We know that pregnancy and delivery would be painful, but nobody told us to factor in the aches and pains after childbirth. Many women are alarmed because pains, in various places and at various degrees, persist after childbirth. As do a host of other discomforts.
But don’t worry. Here’s some help for you, new moms. Knowing about what lies ahead, will help you seek advice from your doctor in advance. Also, some simple healing tips will make your postpartum parts feel much better.
Do remember- the bottom line is that you should always consult your doctor before trying any at-home remedy for the following:
It’s normal to experience whole body aches- sometimes your whole body, right from your ribs, abdomen and your back where the epidural needle was pushed in, can pain after childbirth.
It’s also natural to feel washed out for a couple of days after childbirth but do remember this to get you through this rough time- you should be free from pain in a few days.
Sometimes, the doctor prescribes an over-the-counter painkiller for the pain, or asks you to take ibuprofen for a few days. But this is certainly not advisable to women who are choosing to breastfeed. All painkillers do not suit all women, so it is strictly advised that you do not self-medicate.
Your uterus has gone through the churn. It has pushed out a baby and is now in the process of getting back into shape. This is felt as abdominal aches and flutters, just like menstrual cramps which get more painful during breast-feeding.
If your cramps get too painful, talk to your doctor, especially if they last for more than a week.
Your breasts get huge and feel intensely sore when your milk comes in after childbirth.
The way to handle breast pain is to get your baby to drink all the milk from your breast.
You can use a pump to drain the milk from your breast if your baby has trouble latching on.
For sore breasts, you can also apply ice packs or bags of frozen peas on your breasts to ease the pain and soreness.
Post-partum bleeding happens for up to four weeks after childbirth and most first-time moms are shocked at just how much they bleed. This, by itself doesn’t cause pain, though.
So, be prepared with enough pads and panty liners to stem the flow. But, don’t use tampons as these can cause infections.
Also be prepared for a heavier flow during nursing, which happens because the uterus contracts at this time.
If there are clots in the blood or if the flow is just way too much, report to your doctor immediately as this can be a possible red flag.
Pregnancy and childbirth comes with changes in hormones. This can cause night sweats and it’s absolutely normal for you to wake up soaking wet sometimes in the morning.
Night sweats in the first days after childbirth are also your body’s way of expelling all the extra water retained by your body during pregnancy.
So don’t worry, these sweats dry up in a few days naturally.
If you delivered by C-section, please do understand that you gone through a major surgery and this comes with its own issues.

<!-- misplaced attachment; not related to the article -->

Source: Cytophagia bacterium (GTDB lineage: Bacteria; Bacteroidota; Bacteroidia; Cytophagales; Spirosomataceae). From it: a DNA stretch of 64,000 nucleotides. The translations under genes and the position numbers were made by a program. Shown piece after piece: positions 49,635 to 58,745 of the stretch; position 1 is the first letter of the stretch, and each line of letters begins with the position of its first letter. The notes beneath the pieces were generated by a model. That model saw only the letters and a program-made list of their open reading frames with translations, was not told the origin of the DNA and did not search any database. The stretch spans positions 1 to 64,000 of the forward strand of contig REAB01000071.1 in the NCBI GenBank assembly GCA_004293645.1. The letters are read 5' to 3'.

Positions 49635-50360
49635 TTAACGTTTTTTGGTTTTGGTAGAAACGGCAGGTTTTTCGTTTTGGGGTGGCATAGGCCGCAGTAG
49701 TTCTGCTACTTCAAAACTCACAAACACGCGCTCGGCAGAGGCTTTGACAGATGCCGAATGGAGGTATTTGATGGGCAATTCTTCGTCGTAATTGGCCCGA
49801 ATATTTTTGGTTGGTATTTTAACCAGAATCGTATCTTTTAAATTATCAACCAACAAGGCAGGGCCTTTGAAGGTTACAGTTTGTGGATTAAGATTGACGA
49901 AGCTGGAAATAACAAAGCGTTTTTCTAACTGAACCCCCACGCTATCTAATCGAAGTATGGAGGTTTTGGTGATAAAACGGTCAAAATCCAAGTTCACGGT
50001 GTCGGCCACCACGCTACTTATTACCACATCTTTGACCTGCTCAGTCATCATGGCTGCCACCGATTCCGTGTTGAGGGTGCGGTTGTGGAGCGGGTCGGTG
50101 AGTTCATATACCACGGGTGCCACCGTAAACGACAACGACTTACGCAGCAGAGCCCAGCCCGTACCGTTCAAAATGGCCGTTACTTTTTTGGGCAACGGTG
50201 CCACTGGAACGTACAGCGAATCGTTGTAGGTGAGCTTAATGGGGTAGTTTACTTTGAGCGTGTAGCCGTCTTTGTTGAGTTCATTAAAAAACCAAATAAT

In the days immediately after delivery, you can feel extremely fatigued and you may feel nauseous too.
You may take up to six weeks to heal completely and you can expect some numbness, tingling, and itching at the site of your incision too. These are normal and your doctor will prescribe meds for these issues.
However, if you get fever with redness and oozing from your scar, this can indicate an infection and you should rush to your doctor immediately.
Most women report trouble with their bowel movements post- delivery. This can happen sometimes due to anxiety because of episiotomy stitches and also because your body is taking time to settle back into its rhythm.
Don’t worry about the stitches- they will remain and will not tear.
You can also expect your constipation to go within a week. But, if due to some reason it doesn’t, your doctor can recommend a stool softener. You can also eat ISABAGOL for fibre, drink plenty of water, and get some exercise like an easy stroll for some help.
Some of the unpleasant side effects of a vaginal delivery are episiotomy stitches and hemorrhoids, and not to forget the tears, abrasions, and swelling that accompany the birth.
You may also experience searing pain and burns during peeing, post-childbirth.
You have to wait for about 10 days for the sutures to go and the swelling to subside. In the meantime, apply an ice pack to your perineum, the thin tissue under your vagina, several times a day.
To take the sting out of peeing, use a peri bottle—a small, handheld plastic squirt container which you can use to spritz yourself while peeing to dilute the urine and reduce the burn. Just don’t spray directly into the vagina as this will cause more discomfort.
You can also squirt off the blood and pee afterwards to avoid touching the area as this will increase the pain too.
You can use a pillow to sit down on the toilet seat to avoid pain and discomfort to your vagina.
We hope these postpartum healing hints are useful to you. We believe that mothers need just as much care after childbirth, as much as the child itself. We urge you not to take your post-partum body lightly. Do not hesitate to reach out to communities of women, should you need any advice.